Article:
FAIRBANKS (AP) -- It's January, and Fairbanks has yet to be shrouded in ice fog.
What's going on?
The mercury has dipped to 30 degrees below zero only once all winter, causing some good-natured grumbling among heating oil distributors, plumbers, snow plowing services, firewood dealers and auto mechanics.
While December 2000 wasn't the warmest December ever, it was warm -- almost seven degrees warmer than normal. It was the 15th warmest December since 1904, according to the National Weather Service in Fairbanks.
The warmest December on record was in 1914, when the average temperature in Fairbanks was 10.2 degrees.
''We have not seen one wisp of ice fog,'' said meteorologist Ted Fathauer.
The average temperature in December was 0.3 degrees. That compares with a normal temperature of 6.5 degrees below zero. The high temperature was 26 degrees on Dec. 13 and the low was 36 below on Dec. 2, the only time the temperature hit 30 below the entire month.
Russell Lynn, owner of Bud Hilton's Thawing, Pumping and Backhoe Service, said 2001 probably won't be a banner year.
''Maybe the governor will bail us out like he did those commercial fishermen,'' he said.
Jeff Bovee, manager of Alaska Best Plumbing and Heating, said his business has suffered somewhat.
''Obviously we're not fixing as many frozen up houses and our heating business is not as busy, but we have run of the mill plumbing problems,'' he said.
The minimal snowfall, however, could bring work if the temperature does plummet. That's because the frost could go deeper since the insulating snowfall is lacking.
At Totem Chevron, owner and operator Todd Krier said he hasn't had ''near as many repair jobs, and not near as much gasoline is being sold.''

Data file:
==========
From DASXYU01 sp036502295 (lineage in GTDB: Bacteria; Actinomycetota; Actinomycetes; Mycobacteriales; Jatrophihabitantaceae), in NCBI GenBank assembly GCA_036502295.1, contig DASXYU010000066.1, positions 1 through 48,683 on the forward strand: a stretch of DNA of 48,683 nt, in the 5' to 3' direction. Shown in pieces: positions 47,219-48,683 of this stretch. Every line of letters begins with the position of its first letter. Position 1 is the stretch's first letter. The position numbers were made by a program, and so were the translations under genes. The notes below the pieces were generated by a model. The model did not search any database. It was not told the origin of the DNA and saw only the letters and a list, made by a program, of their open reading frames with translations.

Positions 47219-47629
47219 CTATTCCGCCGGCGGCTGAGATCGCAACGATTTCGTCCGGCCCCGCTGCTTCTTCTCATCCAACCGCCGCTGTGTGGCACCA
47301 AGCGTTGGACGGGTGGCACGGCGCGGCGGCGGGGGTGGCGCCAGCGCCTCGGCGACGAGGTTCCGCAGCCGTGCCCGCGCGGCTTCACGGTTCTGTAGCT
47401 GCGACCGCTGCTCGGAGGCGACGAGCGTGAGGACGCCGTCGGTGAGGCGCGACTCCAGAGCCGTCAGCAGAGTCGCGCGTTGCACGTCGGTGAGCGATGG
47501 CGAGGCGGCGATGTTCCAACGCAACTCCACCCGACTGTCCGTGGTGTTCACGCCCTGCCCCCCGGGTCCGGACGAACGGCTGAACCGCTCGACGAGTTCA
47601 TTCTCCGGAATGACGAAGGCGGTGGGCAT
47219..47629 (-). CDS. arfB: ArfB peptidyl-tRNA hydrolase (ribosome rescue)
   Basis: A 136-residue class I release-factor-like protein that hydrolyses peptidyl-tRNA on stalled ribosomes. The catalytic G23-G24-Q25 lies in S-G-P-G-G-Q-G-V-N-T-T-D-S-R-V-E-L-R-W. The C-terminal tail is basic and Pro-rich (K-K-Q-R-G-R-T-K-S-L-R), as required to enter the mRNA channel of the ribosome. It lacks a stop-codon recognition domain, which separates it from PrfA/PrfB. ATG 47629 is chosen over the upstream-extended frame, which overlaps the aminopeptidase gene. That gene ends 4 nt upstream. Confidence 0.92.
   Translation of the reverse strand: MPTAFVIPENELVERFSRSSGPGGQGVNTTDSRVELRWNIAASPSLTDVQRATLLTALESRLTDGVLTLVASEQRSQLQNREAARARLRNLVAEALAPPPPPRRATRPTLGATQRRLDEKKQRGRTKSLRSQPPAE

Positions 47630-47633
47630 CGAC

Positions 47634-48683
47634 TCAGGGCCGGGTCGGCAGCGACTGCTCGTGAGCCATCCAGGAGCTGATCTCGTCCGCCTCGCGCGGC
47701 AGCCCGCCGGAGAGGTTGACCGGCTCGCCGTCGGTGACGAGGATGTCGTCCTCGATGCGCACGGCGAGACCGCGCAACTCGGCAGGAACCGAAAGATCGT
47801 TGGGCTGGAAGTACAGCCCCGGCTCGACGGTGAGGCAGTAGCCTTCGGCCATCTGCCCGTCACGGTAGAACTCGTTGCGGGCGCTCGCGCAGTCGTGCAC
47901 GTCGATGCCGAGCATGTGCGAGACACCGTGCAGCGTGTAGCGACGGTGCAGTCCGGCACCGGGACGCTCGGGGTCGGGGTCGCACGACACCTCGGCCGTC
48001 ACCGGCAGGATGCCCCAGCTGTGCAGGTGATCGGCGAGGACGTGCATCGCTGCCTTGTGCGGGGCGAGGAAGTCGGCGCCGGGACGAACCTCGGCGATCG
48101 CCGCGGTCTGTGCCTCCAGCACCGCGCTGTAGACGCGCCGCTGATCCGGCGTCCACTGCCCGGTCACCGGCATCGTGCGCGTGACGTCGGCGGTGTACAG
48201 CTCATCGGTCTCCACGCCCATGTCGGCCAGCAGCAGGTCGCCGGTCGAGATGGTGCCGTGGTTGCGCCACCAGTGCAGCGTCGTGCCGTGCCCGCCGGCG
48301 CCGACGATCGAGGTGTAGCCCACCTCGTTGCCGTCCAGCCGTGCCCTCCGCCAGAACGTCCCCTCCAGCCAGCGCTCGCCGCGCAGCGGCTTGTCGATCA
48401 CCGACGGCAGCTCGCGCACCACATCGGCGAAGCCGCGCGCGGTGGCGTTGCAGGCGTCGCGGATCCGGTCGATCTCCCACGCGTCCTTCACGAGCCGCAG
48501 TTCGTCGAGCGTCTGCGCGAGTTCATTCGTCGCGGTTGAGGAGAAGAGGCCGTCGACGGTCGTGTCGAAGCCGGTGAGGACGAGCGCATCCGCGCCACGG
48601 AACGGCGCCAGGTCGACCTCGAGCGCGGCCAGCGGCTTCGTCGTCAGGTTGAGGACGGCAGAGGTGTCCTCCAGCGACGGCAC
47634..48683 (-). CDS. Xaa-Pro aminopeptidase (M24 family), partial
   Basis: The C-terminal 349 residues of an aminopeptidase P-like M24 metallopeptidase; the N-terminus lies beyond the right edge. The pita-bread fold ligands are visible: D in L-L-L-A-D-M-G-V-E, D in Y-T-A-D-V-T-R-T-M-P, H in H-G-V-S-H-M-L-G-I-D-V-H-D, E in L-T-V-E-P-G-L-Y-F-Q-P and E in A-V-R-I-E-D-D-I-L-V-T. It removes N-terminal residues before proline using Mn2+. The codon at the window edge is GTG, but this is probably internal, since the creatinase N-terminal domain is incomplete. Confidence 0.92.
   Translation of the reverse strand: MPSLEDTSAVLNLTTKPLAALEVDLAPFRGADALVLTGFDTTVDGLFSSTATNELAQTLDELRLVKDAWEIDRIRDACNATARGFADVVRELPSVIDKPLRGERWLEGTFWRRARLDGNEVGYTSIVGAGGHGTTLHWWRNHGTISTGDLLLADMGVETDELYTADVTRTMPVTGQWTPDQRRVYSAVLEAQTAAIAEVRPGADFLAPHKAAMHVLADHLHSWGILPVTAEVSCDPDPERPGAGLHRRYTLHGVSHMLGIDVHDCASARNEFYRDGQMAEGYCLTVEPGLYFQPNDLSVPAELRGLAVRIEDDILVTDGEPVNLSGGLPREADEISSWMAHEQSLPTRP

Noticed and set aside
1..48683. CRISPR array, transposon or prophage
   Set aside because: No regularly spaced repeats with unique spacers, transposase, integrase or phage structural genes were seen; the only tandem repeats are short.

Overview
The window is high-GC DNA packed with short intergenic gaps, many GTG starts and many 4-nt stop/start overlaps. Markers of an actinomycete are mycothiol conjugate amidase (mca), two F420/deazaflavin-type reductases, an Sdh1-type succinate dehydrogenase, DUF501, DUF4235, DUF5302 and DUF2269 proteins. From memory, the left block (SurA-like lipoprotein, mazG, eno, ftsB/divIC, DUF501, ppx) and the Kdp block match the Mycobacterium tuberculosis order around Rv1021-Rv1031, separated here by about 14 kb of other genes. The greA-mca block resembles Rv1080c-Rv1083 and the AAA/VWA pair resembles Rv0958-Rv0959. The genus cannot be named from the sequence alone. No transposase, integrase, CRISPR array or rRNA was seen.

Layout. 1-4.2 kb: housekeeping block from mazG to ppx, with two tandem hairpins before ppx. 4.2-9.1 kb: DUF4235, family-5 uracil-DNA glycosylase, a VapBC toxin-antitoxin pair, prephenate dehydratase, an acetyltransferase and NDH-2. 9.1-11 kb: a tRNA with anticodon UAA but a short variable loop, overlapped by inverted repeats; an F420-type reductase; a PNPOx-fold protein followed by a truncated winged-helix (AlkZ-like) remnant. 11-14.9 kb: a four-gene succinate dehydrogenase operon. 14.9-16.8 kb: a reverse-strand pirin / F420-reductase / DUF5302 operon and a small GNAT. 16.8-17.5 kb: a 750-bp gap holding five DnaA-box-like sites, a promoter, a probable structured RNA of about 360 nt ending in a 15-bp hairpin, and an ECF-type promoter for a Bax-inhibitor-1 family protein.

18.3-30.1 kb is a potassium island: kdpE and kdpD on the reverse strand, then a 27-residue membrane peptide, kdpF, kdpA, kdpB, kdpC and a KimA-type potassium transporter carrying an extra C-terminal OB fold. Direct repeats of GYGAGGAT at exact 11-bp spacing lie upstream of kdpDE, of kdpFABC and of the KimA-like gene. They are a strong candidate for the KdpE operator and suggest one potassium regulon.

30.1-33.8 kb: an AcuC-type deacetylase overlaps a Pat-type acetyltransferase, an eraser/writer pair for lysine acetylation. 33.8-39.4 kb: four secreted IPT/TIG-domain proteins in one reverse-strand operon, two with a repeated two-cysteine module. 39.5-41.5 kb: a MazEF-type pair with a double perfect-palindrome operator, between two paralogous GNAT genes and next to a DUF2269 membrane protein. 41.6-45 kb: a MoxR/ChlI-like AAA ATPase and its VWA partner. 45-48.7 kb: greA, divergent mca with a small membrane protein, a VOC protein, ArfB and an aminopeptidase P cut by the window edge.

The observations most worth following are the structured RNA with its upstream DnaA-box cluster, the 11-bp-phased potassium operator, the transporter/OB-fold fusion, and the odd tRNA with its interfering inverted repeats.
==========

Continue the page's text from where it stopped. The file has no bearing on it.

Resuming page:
When it gets 20 or 30 below, Krier said gasoline sales at his station jump 1,000 gallons a day because people leave their automobiles running and because engines use more gas during colder weather.
Also, cold weather is tough on cars, so repairs are more likely during cold snaps.
''I hate to admit it, but we wish it was colder. Everybody is praying for cold weather,'' Krier said.
Dan Stewart, owner of Frostbite Mobile Auto, thought Fairbanks would be the ideal place for his new business.
''I've only done five starts this winter,'' he said. ''It's a good business, but it's not cold enough.''
Donald Guines just started a snow plowing service and couldn't have picked a worse winter. ''It's having a pretty negative effect on me,'' he said.
Firewood dealers said sales have dropped off.
''When it gets cold the firewood goes out like crazy,'' said Jason Knoles, sales manager at Northland Wood, which sells slab wood and split spruce. ''This year we haven't had that urgency.''
Heating oil companies have seen somewhat slower sales.
''We're behind, but I'm not concerned because we are going to get cold weather,'' said Robert Hawkins, vice president of Alaska Aerofuel. ''My big concern is that we won't be able to keep up when we do.''
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